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Document Type

Campus-Only Access for Five (5) Years

Degree Name

Doctor of Philosophy (PhD)

Degree Program

Anthropology

Year Degree Awarded

2015

Month Degree Awarded

May

First Advisor

Elizabeth Krause

Second Advisor

Arthur Keene

Subject Categories

Social and Behavioral Sciences

Abstract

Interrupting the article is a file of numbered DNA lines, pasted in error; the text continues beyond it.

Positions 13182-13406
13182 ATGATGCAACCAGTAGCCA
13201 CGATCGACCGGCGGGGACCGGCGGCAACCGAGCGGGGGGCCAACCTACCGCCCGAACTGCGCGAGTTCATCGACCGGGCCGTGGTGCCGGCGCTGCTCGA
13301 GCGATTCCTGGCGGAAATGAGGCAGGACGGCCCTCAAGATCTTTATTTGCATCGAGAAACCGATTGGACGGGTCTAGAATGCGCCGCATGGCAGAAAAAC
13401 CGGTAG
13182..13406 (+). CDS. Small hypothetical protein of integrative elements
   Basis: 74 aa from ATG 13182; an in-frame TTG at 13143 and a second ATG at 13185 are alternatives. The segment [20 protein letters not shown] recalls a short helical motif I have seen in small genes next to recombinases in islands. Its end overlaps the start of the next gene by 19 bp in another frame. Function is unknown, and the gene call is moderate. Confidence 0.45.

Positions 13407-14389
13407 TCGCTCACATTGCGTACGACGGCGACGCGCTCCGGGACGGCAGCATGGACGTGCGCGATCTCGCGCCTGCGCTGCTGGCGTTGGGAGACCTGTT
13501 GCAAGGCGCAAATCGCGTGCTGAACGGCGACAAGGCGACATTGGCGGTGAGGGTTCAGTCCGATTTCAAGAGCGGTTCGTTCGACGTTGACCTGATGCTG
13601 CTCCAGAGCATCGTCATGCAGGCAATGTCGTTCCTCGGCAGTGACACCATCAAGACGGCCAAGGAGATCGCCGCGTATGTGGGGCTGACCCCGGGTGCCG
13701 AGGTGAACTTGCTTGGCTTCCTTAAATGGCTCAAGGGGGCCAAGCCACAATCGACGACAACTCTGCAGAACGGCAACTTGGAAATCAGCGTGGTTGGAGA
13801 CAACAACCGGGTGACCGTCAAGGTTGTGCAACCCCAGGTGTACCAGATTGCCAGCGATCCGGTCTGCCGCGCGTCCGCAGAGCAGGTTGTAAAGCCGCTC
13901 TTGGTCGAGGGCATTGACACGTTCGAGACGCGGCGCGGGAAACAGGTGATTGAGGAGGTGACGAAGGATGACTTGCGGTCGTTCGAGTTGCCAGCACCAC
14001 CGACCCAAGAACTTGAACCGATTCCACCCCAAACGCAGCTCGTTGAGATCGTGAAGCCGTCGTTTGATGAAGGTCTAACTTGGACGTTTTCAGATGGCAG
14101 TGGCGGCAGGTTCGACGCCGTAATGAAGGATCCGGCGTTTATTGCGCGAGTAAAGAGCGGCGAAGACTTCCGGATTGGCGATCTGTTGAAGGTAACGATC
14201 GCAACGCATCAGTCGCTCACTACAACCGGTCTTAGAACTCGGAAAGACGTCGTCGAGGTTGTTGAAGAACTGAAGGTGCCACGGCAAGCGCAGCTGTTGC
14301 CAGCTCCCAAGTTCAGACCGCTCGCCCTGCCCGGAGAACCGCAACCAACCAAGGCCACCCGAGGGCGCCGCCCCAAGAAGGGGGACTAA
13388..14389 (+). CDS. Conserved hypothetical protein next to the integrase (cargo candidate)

This dissertation both reflects and constitutes an attempt at theorizing, locating, analyzing, and helping to create non-capitalist possibility among community groups and social movements in Massachusetts from 2010-2013. I began my research working with green economy coalitions that brought together community groups, social justice organizations, and environmental non-profits in order to respond to economic and ecological crisis. As these groups moved forward and transformed, I participated in campaigns, internal discussions, and public representations. I wrote field notes when appropriate and conducted and recorded over 50 interviews. As I did the work, I came to understand economy as a heterogeneous field of economic ideology, practices, relations, dispositions, and desires. In this theoretical context, I ethnographically investigate the ways in which individuals and groups negotiate and contest dominant economic discourses, and create their own meanings of economy. I ask, how are community groups and activists imagining and desiring economy? How are non-capitalist projects being assembled? Under what conditions can people begin to imagine, desire, and create other worlds? To answer these questions, I mobilize economic anthropology, postructural theory, and Lacanian scholarship, extending and critically engaging with the diverse economies project of J.K. Gibson-Graham. In Chapter 2 I discuss two green economy coalitions whose campaigns brought anti-capitalist and non-capitalist politics into dialogue. I found that a reframing of economy towards economic difference leads to economic possibility for some, but is politically problematic and hinders economic possibility for others. In Chapter 3 I explore the nature of worker cooperatives, finding that social actors involved in non-capitalist development can understand and imagine it in radically different ways; non-capitalism is produced through these differences. In Chapters 4-7 I discuss a community organization that was building its own community economy. I show the effectiveness of performative, ontological politics in proliferating economic possibility. I also show the limitations of such a project when it neglects critical analysis of the forces constraining possibility. I point towards a reconciliation between performativity and critique. In the conclusion I theorize economic possibility in relation to and as part of a cultural-political struggle, a ‘war of position’, around the nature of economy.

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